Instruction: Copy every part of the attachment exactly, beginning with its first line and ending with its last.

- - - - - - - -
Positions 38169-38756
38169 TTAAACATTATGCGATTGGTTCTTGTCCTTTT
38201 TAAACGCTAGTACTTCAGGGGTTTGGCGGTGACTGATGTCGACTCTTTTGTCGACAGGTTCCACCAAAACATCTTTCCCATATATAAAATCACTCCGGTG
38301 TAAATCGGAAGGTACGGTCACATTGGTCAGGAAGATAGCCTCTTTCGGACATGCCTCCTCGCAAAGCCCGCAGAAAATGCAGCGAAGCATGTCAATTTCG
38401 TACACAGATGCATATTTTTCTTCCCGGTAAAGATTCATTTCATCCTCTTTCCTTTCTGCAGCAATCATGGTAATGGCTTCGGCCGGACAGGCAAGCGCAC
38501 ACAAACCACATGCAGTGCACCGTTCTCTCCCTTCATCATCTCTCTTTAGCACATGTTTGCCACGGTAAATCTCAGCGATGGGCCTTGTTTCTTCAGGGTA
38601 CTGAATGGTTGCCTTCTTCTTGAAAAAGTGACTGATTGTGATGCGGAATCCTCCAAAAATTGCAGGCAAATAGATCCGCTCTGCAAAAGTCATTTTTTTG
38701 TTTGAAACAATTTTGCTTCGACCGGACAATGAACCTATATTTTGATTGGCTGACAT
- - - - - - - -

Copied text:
Positions 38169-38756
38169 TTAAACATTATGCGATTGGTTCTTGTCCTTTT
38201 TAAACGCTAGTACTTCAGGGGTTTGGCGGTGACTGATGTCGACTCTTTTGTCGACAGGTTCCACCAAAACATCTTTCCCATATATAAAATCACTCCGGTG
38301 TAAATCGGAAGGTACGGTCACATTGGTCAGGAAGATAGCCTCTTTCGGACATGCCTCCTCGCAAAGCCCGCAGAAAATGCAGCGAAGCATGTCAATTTCG
38401 TACACAGATGCATATTTTTCTTCCCGGTAAAGATTCATTTCATCCTCTTTCCTTTCTGCAGCAATCATGGTAATGGCTTCGGCCGGACAGGCAAGCGCAC
38501 ACAAACCACATGCAGTGCACCGTTCTCTCCCTTCATCATCTCTCTTTAGCACATGTTTGCCACGGTAAATCTCAGCGATGGGCCTTGTTTCTTCAGGGTA
38601 CTGAATGGTTGCCTTCTTCTTGAAAAAGTGACTGATTGTGATGCGGAATCCTCCAAAAATTGCAGGCAAATAGATCCGCTCTGCAAAAGTCATTTTTTTG
38701 TTTGAAACAATTTTGCTTCGACCGGACAATGAACCTATATTTTGATTGGCTGACAT